General Syllabus


Mrs. Julissa Sanchez                                                                  Pre-AP English II World Literature[1]


                                                                                                               English II PreAP - Room 145 


                This pre Advanced Placement World Literature course is designed to teach creative and analytical writing through fundamental rhetorical theory. This course meets all the requirements of the Texas Education Agency and follows the guidelines described in CollegeBoard’s AP English Course Description.

            Every day we will learn or practice a crucial facet of good writing and reading: rhetorical devices, argumentation appeals, style and grammar, analysis and interpretation. The successful student will view this class as a workshop—experimentation, trial and error, sweat equity are encouraged. In fact, these traits are required.

            We will write personal narrative, persuasive research, poetry, critical analysis in addition to weekly journaling, practice prompts, sketches, and other creative projects. All writing, though, will accomplish understanding, explaining, or evaluating something. Good scholarship combines these approaches to writing.

            For this class to be successful, we will write often.  Some writing will be practice and some writing will be revised and polished into final drafts. Through the writing process, we will examine our diction, syntactic structure, organization and balance, and our ability to create an effective piece of writing. We will also create a portfolio to catalogue our progress as writers.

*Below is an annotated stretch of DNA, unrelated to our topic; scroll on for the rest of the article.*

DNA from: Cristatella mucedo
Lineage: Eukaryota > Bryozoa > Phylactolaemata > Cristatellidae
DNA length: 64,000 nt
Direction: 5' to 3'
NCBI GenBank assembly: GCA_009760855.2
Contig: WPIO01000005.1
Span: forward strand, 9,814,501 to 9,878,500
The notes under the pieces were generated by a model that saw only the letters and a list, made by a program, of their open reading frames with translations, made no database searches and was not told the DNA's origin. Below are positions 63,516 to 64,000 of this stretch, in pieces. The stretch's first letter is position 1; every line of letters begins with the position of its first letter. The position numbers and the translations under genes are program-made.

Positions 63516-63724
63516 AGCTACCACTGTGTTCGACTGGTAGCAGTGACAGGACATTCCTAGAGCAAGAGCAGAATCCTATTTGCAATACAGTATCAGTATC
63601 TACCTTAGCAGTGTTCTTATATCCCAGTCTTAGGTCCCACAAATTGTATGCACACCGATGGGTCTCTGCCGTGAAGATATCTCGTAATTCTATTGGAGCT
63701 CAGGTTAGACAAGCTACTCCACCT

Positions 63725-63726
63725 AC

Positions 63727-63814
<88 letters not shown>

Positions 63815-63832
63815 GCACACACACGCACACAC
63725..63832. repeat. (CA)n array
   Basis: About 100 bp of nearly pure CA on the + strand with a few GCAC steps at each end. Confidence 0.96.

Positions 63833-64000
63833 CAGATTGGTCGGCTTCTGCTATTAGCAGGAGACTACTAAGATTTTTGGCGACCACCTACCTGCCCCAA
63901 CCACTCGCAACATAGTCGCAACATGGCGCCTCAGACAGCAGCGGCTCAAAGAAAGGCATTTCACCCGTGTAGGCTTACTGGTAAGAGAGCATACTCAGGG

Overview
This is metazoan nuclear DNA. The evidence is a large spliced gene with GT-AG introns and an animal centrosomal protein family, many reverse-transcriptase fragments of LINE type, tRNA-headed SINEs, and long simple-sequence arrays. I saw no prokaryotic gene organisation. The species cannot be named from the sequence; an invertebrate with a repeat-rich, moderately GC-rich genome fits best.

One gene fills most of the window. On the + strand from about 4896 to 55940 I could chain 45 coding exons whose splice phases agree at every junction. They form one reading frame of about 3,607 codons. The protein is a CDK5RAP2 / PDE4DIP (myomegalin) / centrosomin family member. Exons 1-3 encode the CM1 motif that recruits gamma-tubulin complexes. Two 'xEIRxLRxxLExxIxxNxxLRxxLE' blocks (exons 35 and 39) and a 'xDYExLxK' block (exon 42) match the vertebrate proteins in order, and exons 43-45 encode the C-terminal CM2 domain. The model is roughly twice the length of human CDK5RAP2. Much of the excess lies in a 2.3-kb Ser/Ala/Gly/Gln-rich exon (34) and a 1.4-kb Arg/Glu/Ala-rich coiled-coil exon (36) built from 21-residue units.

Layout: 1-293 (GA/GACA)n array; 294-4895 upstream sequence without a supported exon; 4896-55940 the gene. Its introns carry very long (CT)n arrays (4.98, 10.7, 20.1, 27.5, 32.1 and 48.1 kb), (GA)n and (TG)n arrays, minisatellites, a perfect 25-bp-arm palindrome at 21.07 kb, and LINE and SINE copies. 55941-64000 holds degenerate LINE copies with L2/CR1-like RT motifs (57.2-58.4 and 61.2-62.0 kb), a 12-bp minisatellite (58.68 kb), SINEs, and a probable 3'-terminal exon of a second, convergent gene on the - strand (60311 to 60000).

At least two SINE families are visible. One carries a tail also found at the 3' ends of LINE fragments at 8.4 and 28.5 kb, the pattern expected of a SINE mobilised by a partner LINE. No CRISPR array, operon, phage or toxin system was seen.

I expect hard work, a willingness to try and miss and try some more, careful reading, and meaningful discussion.


            No student is required to purchase each text. However, students will need to provide most of these texts on their own.  iPad or Kindle books are acceptable.
1. The Alchemist (Summer Reading)
2.  Girl With a Pearl Earring - Tracy Chevalier 
3.  Night - Eliezer Wiesel
4.   Julius Caesar- Shakespeare
6.  Antigone- Sophocles
7. *Ender's Game - Orson Scott Card
* indicates the student is responsible for obtaining copy himself/herself 
*The first two should be obtained by Friday, Sept. 19th *Little Prince / Ender's Game 



  1. USB pen drive
  2. Pens (black and blue only) & Pencil
  3. Binder (min. 1”)
  4. Dividers
  5. College ruled paper
  6. Colors or markers or colored pencils
  7. Highlighters
  8. Whiteout (optional)
  9. Large index cards
  10. Scissors
  11. glue stick
  13. Post-its

                One of the most important requirements for this course is that students read every assignment with care and on time. Students unused to literature courses will need to plan time in their schedules for more reading than most courses require. Poetry, though usually not long, is dense and complex and should minimally be read twice. Novels require particular planning. Reading will likely be in excess of 100 pages per week. Don’t be caught unaware.


            Additionally, every student is required to choose one book each six weeks to read on his or her own. After reading the book, students will complete a project for credit. The list of projects is forthcoming.